by Michael S. Kaplan, published on 2010/04/22 07:01 -04:00, original URI: http://blogs.msdn.com/b/michkap/archive/2010/04/22/10000546.aspx
So the customer question was straightforward enough:
A user is running the English version of Windows XP with the system locale set to English-US (Windows codepage 1252). This user wants to run a popular Japanese application that is code-page based. In order to run this app flawlessly in Windows XP, the user needs to set the system locale to Japanese (Windows codepage 932) and reboot the machine. Two restrictions: the user might not be an administrator to force this setting change; and/or the user might not want to force a reboot.”
You probably know the answer, right?
Now the customer was generally pleased.
Though there was a bit of feedback:
Is there any way to hide this message? I think this is going to work for us, it would be great if we could get rid of this message. /q doesn’t work either.
The answer to this question is that there simply isn't a way.
AppLocale is a temporary solution for non-Unicode applications.
It's goal was not to make this temporary solution into a permanent one -- it was not to make it easy to remove the reminder that it is a temporary solution....
In the majority of cases if someone has no plans to tell the application writer to convert it to Unicode or to find some other application that is Unicode already, then one can live with the nag screen which is really pretty minor, as far as pains go.
Just a symbol, a reminder nag screen to remind one of all the problems with non using Unicode!
Euro Micelli on 22 Apr 2010 8:36 AM:
That was the customer question? Or were you paraphrasing?
Because the text is word-for-word identical to one of the scenarios described in the AppLocale site (your own link).
Michael S. Kaplan on 22 Apr 2010 8:47 AM:
Someone else was paraphrasing....or maybe possibly copying, it sounds like? :-/
Ah well, it is good to have out there anyway....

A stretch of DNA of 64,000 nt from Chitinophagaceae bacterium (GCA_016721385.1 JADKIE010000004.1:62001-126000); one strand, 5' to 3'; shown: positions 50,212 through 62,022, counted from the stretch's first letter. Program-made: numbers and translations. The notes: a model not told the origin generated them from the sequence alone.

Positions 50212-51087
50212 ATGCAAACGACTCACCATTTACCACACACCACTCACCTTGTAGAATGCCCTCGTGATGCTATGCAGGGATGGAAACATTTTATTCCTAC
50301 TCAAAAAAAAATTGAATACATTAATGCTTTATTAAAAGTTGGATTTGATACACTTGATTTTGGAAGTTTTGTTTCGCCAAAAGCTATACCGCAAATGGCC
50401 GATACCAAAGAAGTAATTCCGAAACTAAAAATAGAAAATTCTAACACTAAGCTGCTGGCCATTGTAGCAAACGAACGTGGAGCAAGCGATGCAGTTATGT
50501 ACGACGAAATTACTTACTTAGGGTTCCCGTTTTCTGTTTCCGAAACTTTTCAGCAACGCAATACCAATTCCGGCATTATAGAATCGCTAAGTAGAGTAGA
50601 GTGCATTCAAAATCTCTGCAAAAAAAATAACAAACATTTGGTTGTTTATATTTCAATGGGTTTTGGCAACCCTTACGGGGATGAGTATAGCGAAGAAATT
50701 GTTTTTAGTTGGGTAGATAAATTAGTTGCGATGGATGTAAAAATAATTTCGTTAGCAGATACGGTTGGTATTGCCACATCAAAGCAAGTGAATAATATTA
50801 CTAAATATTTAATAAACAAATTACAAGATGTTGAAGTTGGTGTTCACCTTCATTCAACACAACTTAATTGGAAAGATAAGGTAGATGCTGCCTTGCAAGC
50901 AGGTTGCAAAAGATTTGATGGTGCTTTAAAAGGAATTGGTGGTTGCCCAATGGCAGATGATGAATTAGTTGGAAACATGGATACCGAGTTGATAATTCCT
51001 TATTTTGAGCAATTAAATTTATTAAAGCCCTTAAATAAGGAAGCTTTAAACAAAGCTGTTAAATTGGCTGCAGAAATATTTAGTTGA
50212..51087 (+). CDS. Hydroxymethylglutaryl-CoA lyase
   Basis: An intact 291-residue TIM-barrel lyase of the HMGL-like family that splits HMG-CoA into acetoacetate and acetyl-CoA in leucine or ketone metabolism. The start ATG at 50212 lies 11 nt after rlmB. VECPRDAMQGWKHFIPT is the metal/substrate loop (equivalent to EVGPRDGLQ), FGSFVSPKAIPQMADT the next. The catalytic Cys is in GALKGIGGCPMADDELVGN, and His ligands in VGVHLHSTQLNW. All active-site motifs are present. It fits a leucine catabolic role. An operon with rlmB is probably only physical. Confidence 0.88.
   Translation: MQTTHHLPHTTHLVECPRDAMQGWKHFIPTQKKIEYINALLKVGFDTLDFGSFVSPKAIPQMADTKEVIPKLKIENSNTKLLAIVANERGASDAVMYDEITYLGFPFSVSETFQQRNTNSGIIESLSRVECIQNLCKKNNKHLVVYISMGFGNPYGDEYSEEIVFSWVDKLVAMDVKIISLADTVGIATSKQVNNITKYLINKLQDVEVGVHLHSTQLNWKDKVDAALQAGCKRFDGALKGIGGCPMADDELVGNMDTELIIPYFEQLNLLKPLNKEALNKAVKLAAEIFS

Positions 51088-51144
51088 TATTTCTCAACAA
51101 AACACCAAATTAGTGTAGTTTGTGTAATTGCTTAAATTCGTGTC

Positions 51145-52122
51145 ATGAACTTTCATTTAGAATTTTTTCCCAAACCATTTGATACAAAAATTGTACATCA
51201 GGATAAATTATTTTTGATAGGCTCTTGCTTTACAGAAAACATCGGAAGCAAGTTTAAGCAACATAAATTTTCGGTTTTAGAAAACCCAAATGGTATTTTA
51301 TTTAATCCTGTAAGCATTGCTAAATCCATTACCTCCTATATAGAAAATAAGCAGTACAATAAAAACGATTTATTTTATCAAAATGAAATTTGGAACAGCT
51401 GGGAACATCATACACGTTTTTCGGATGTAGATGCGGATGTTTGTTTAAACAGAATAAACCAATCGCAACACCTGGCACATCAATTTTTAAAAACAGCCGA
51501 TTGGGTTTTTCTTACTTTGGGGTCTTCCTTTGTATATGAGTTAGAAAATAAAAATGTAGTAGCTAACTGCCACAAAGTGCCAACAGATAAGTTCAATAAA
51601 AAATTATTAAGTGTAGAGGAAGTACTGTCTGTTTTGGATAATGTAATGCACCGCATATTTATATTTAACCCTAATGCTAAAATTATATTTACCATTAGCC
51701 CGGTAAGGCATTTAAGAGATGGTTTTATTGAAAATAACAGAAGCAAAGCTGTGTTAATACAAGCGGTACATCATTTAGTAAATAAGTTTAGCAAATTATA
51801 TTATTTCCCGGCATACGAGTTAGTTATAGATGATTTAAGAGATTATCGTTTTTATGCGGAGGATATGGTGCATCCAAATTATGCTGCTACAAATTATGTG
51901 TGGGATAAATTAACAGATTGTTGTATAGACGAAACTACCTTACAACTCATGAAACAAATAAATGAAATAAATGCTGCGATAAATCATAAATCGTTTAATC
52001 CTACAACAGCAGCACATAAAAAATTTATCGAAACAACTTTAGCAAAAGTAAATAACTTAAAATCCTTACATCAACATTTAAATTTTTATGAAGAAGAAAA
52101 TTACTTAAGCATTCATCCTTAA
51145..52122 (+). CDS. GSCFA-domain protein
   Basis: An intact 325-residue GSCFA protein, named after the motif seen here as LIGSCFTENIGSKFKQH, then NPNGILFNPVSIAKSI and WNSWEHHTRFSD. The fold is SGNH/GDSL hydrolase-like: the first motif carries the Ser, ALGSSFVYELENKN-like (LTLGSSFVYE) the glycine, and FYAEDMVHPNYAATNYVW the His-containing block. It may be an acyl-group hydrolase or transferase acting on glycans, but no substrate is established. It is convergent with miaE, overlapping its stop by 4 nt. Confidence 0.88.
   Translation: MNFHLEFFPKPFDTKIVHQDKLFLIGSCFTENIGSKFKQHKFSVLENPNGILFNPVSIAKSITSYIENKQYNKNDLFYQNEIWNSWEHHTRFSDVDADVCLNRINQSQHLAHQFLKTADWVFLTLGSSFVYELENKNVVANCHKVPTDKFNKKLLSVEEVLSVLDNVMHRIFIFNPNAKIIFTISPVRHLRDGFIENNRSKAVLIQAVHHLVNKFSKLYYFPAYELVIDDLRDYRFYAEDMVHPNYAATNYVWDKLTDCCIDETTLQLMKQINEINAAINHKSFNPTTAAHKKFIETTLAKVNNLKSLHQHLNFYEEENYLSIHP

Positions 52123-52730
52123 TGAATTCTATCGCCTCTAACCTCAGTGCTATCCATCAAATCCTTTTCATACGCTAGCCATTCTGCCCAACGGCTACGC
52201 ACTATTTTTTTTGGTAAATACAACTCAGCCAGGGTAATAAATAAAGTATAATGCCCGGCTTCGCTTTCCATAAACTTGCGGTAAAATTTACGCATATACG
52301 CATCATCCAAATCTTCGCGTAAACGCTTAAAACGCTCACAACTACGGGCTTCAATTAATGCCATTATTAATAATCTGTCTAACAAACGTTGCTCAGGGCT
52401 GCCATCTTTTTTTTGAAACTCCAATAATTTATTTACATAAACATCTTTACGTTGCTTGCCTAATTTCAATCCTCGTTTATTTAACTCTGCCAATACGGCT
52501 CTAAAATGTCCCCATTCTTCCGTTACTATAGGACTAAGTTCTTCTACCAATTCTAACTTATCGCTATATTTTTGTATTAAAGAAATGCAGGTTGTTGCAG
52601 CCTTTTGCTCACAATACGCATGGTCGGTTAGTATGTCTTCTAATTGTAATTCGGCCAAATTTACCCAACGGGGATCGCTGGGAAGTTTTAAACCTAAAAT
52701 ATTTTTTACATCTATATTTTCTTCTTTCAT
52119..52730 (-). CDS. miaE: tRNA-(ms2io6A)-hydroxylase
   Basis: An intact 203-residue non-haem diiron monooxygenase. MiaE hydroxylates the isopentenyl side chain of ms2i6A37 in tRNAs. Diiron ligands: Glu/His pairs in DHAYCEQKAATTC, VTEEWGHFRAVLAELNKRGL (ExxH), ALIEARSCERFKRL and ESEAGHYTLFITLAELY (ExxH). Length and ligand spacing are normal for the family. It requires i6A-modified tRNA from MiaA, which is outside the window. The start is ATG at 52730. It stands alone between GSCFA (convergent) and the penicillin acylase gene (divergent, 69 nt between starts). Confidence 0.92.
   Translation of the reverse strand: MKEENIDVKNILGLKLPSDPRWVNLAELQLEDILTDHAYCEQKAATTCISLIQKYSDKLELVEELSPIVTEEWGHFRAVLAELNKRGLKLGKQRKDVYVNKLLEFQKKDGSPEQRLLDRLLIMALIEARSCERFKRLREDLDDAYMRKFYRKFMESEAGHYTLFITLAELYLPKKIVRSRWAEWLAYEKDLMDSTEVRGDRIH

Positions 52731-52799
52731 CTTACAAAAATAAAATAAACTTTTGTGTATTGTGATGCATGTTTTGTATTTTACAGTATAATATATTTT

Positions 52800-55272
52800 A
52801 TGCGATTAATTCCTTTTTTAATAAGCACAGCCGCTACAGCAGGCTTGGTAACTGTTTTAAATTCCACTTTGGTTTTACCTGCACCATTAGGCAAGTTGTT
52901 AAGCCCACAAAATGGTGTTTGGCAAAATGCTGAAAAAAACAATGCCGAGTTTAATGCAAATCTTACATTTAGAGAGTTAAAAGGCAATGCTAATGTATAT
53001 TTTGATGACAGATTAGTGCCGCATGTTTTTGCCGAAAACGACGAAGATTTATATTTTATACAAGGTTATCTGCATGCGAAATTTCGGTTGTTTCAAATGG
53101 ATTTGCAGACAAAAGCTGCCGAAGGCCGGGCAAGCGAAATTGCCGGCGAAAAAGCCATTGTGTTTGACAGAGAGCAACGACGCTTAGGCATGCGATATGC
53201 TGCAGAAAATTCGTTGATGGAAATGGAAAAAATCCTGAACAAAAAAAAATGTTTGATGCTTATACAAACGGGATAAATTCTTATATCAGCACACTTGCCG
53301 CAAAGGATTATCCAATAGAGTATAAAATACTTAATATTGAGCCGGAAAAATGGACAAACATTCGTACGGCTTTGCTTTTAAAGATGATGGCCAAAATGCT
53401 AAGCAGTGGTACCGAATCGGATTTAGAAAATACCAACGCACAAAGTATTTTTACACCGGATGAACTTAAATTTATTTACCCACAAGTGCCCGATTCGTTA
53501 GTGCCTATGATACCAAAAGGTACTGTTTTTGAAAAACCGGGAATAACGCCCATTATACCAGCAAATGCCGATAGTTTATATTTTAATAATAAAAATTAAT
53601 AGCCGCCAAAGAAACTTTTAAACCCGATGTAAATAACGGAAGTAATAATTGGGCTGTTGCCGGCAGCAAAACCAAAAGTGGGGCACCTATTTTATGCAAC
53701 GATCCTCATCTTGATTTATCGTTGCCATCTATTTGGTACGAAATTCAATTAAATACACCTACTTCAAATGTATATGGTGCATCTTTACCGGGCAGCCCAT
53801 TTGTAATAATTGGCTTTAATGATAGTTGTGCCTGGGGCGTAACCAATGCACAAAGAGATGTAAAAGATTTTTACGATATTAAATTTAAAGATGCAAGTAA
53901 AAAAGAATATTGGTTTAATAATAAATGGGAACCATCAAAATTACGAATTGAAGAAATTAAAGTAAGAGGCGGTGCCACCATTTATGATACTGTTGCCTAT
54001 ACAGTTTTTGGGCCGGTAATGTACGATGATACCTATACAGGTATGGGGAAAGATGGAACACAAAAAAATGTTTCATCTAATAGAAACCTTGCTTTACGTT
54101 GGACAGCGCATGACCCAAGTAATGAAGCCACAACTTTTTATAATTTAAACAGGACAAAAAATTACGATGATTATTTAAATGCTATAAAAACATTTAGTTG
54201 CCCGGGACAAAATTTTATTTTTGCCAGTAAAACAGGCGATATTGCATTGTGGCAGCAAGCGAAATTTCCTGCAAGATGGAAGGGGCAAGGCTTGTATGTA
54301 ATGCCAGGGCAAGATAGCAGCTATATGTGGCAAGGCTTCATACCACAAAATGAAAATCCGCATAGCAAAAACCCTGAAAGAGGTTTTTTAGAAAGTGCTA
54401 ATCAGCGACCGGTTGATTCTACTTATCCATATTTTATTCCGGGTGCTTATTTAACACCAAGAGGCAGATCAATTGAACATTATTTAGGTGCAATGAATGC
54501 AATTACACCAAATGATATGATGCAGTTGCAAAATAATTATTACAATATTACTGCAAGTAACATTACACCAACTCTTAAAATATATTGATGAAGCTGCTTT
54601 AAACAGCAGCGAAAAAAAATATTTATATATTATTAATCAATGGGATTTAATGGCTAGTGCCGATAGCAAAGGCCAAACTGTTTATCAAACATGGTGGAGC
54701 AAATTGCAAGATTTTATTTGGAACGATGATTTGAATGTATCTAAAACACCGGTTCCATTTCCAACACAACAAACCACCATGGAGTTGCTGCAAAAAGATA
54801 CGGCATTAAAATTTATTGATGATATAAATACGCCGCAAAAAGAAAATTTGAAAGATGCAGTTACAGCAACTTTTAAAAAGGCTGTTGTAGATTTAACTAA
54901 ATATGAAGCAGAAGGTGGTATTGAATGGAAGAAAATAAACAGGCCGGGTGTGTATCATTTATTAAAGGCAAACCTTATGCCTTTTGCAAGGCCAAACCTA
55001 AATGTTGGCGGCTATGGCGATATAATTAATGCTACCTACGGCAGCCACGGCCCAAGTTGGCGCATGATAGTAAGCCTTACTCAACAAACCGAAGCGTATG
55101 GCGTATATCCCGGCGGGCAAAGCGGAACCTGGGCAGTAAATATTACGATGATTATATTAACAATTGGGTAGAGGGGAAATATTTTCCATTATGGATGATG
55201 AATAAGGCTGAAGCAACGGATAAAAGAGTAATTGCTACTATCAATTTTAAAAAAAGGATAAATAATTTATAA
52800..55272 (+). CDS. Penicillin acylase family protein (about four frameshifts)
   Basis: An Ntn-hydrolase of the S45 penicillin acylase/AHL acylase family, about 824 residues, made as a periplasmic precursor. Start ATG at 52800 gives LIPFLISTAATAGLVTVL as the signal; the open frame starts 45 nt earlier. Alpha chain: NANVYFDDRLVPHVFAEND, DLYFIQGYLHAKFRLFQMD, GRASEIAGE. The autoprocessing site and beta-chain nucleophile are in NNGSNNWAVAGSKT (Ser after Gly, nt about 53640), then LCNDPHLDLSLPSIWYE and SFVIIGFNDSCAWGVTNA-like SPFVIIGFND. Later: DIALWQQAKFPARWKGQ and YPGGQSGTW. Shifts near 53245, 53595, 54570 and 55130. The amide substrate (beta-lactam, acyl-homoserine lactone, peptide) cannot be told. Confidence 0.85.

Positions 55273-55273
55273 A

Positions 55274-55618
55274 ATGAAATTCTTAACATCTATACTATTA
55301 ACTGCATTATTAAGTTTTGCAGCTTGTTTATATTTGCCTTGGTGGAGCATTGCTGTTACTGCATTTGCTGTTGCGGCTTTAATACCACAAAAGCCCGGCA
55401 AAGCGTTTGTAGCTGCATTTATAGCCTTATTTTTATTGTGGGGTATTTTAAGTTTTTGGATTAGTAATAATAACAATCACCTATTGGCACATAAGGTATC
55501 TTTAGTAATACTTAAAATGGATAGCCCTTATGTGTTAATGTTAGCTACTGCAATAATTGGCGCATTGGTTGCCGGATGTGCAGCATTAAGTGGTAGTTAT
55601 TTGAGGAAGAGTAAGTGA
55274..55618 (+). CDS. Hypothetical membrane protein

Cheong on 22 Apr 2010 10:10 PM:
Just like how "Application Compatibility" tab be added to properties page of EXE files (that exposed no programming interface for code to rely on it), it'd be nice to see AppLocale be added the same way in subsequent Windows Updates or SPs.
Given questions that can be solved by AppLocale comes to most non-English technical support forums a few times per month, it makes sense to make it standard Windows feature like .NET runtimes that can be installed from install disc, and if possible, intergrate it in shell so that Windows users can access it conveniently.
Me on 23 Apr 2010 12:38 AM:
A few months ago an application we use with applocale stopped working (closed silently on start) for users with german umlauts in their usernames after deploying a few Windows Updates to XP users. I don't know which update caused it but reinstalling applocale helped. BTW: was applocale compatibility improved with Windows 6.x through updates? http://www.mydigitallife.info/2007/05/26/workaround-to-install-microsoft-applocale-utility-in-windows-vista/
Ted on 27 Apr 2010 1:10 PM:
Any way to hide the message? Yes, just use the __COMPAT_LAYER environment variable (set it to ApplicationLocale but be careful not to wipe out any other ones that are set, i.e. append yours to the space delimited list) and then set AppLocaleID to the locale ID e.g. 0404. Then you don't even need to run your app via AppLocale.
Michael S. Kaplan on 27 Apr 2010 1:45 PM:
Wow, you learn something new EVERY day! :-)
AC on 27 Apr 2010 10:36 PM:
I cannot get that environment variable to work. Does it work on Windows 7?
Ted on 28 Apr 2010 10:01 AM:
I wrote a small blog article to describe what I originally mentioned, click on my name to see it.
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